2. The Original Series
It’s impossible to overstate just how important this theme is to Star Trek; it is Star Trek. Those four opening notes, that fanfare, that sweeping theme. It was an incredible time for television scoring and some of the best of that era came from the tales of the Enterprise. Of course, Jerry Goldsmith’s name comes up, as he was originally asked to write it but couldn’t (yet would still write themes for shows like The Man From U.N.C.L.E. and The Waltons) so it fell to Alexander “Sandy” Courage, who couldn’t have done better. Over the show’s lifetime, it had three different flavors for the main melody; electric violin, cello, and soprano (I prefer the cello), and it’s still an instant musical memory for millions of people, and pop culture itself.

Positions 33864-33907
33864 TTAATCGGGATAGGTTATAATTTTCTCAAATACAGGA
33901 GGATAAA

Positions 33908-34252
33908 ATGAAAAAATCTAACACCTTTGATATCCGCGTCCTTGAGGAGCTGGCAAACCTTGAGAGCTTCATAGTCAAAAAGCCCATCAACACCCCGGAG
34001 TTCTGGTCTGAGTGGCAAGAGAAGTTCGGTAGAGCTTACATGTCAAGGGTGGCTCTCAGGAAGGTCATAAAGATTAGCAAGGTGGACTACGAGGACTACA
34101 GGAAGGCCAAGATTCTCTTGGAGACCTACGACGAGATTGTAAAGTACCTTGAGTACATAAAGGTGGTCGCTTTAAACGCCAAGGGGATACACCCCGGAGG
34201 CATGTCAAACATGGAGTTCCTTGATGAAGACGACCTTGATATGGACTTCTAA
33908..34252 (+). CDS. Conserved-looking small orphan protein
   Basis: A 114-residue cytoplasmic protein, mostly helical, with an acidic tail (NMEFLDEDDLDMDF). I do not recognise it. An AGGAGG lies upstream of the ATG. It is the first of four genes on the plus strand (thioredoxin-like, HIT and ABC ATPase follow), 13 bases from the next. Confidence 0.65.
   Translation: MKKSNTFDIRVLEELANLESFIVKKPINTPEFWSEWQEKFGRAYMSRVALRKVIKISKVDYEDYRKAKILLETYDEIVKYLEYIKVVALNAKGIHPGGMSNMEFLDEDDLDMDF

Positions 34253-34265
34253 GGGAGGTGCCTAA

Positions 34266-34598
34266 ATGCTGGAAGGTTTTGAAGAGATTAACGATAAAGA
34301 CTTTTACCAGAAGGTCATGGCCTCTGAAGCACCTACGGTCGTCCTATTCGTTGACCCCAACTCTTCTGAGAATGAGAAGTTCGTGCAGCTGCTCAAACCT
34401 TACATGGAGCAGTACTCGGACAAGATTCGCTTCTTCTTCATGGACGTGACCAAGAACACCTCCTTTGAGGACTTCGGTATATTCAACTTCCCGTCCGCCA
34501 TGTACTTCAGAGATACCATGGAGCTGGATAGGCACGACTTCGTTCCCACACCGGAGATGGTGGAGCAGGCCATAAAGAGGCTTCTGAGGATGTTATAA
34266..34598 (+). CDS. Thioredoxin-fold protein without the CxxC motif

1. The Motion Picture
It may have been thought impossible to have a musical theme for Star Trek other than Courage’s piece, yet none other than Jerry Goldsmith showed everybody with his theme for the 1979 big-screen debut, Star Trek: The Motion Picture. Initially struggling to come up with something, Goldsmith eventually pulled out of his hat a powerful and stately march to underscore the adventures of the new Enterprise. The theme was so successful that it became the main theme of The Next Generation in 1987, and so to certain generations, it is Star Trek. And really, you couldn’t ask for a better piece of music to represent the sheer adventure, romance, and humanity of the franchise. A bold new musical step, but one that so far, hasn’t come near to be bettered.